My Transformation from Retail to QA to Software Development

Five years ago, I graduated with a Business degree and no real idea what I wanted to do. I had a vague idea that I wanted to be an ‘inspiring, charismatic leader’ of some sort, but little else beyond that. After nine months of job hunting, I finally landed a position as a manager at Target. Cut to a year and a half later, and I was burnt out, disillusioned, and ready for a change. That change came quickly. I applied for a Quality Assurance (QA) position at a local tech company and was offered the job. This was my big break into software development.

I spent four years in QA working on Scrum teams, typically with 5 developers and 5 QA professionals. Starting out, I had a strong interest in learning how to code, but little idea how to start. I also had the notion in my mind that ‘software engineers’ were all-knowing encyclopedias when it came to coding; that when they left their Computer Science program, they had, more or less, all of the technical coding skills they’d need for their career. The more I worked beside my developer team mates, the more I realized that my previous ideas about the ‘all knowing’ nature of developers weren't entirely accurate. These were highly skilled professionals, but they were also constantly googling, asking each other questions, and ultimately, teaching themselves new skills each day. The only thing separating me from joining their ranks was knowledge and practice. So I hit the books.

Two years later, and things were starting to fall into place. I had a solid understanding of object oriented programming and a thirst to use my hard earned skills. I was promoted to QA Software Test Engineer and spent another two years developing programs that automated testing of the company’s product. My development skills continued to slowly grow and mature.

Eventually, my interests brought me down a different path. I had always been interested in graphic design, layouts, typography, and the visual nature of the web. So I started teaching myself Ruby on Rails, a framework for creating web sites. After a year using Ruby on Rails, I realized my real passion was building products that could be seen and interacted with. The question was how to get to a skill level where someone would hire me.

After a lot of thought, I decided to go ‘all in’ toward reaching my goal of becoming a developer. I quit my job and moved 800 miles north to Portland, Oregon where I enrolled in Epicodus, a software development trade school. I spent eight hours a day for five months at Epicodus improving my development skills. The program just finished, and I currently find myself interviewing with local tech companies while working on some personal web projects.

Words of Wisdom

My path to ‘developer’ was a windy road with many stops and rest breaks. With my experience fresh in mind, I have some words of advice for those thinking of pursuing a career in software development.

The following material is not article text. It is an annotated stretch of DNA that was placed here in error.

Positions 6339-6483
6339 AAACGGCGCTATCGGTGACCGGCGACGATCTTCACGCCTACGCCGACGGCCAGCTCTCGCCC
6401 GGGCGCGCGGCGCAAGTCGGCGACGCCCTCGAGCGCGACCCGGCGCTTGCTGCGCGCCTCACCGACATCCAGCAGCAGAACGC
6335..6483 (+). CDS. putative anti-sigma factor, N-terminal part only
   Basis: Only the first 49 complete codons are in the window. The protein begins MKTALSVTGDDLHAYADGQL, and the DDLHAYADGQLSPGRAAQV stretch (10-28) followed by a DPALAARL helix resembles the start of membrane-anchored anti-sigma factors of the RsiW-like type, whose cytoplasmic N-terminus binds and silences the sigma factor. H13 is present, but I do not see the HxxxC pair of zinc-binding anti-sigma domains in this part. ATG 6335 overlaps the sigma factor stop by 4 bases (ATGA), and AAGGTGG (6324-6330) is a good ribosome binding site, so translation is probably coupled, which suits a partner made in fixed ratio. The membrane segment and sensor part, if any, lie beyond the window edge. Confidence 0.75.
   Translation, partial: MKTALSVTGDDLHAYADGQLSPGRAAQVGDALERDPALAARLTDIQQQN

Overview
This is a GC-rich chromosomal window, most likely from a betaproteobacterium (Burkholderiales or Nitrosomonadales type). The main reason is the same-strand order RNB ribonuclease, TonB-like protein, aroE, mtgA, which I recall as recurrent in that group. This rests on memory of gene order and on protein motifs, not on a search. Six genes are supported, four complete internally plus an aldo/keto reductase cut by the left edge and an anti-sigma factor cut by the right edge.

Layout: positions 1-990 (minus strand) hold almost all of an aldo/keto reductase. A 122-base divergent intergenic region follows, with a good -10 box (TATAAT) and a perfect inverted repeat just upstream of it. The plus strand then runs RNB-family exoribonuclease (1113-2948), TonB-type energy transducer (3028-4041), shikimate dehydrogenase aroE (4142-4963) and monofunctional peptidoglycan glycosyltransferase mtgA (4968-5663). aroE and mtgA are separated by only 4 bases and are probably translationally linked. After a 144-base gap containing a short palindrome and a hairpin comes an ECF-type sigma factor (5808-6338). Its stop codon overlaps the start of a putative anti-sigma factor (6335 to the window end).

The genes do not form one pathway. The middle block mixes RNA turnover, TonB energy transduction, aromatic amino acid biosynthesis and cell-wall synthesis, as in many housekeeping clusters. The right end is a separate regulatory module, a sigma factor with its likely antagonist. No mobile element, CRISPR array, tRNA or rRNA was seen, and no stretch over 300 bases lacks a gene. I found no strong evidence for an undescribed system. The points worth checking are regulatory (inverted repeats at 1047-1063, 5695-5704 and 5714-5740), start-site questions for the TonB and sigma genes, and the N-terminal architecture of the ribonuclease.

Make learning relatable
Learning how to program is not easy. By a long shot. That’s why it’s so important to find something you’re passionate about that will motivate you to study on Saturday and Sunday when you could be doing something else. What excites you? What website would you get value from that doesn’t currently exist? Start building it! Always be working on some passion project—it motivates you to improve your development skills while giving you something to talk about during interviews with potential employers.

Find a way to dedicate your full attention to learning, if possible
Much of my four years in QA was spent learning and advancing my development skills, both inside and outside of work, but it was on a part time basis. Toward the end of my time in QA as I was learning Ruby on Rails, it became apparent that it’s difficult to get to a hire-able state without dedicating yourself full time toward that goal. For me, that meant quitting my job and enrolling in a coding school. If you can, consider taking three or more months off work or joining a coding school to dedicate your full attention toward web development.

Have something to show off
At some point, it’s vital that you have something to show off to a potential employer. For me, that meant working on passion projects and building a personal portfolio site to show off my work. This site showcases some of the work I’ve done, but it was also a fantastic opportunity to build a fully functional site from the ground up—an incredible learning experience.

Consider Quality Assurance
QA is a fantastic career path. Most of the 30 QA peers I worked with previously are happily employed as QA professionals. QA roles are generally easier to step into for beginner developers, and it’s a great opportunity to learn about software development while preparing for a ‘developer’ position.

Stay thirsty, my friend

The beautiful thing about software development is that it’s largely a meritocracy. Some of the most brilliant developers I know are self-taught without any formal education. Likewise, some of the best I've met are also from great Computer Science programs. My point: software development has a long history of influential people from all walks of life and backgrounds, both formal and self-taught. Don’t get discouraged if you’re going the self-taught route.

I recently spent five weeks interning with EyeCue Lab. During the interview, I asked Rick, the Director, if he had any advice for a young developer. His response: “Stay thirsty.” To me, that meant never being fully satisfied and continually pushing yourself toward something. Web development is a constantly evolving industry, and there’s no telling what languages will be mainstream in 10 years. If you decide to pursue web development as a career, never stop learning, and above all, stay thirsty.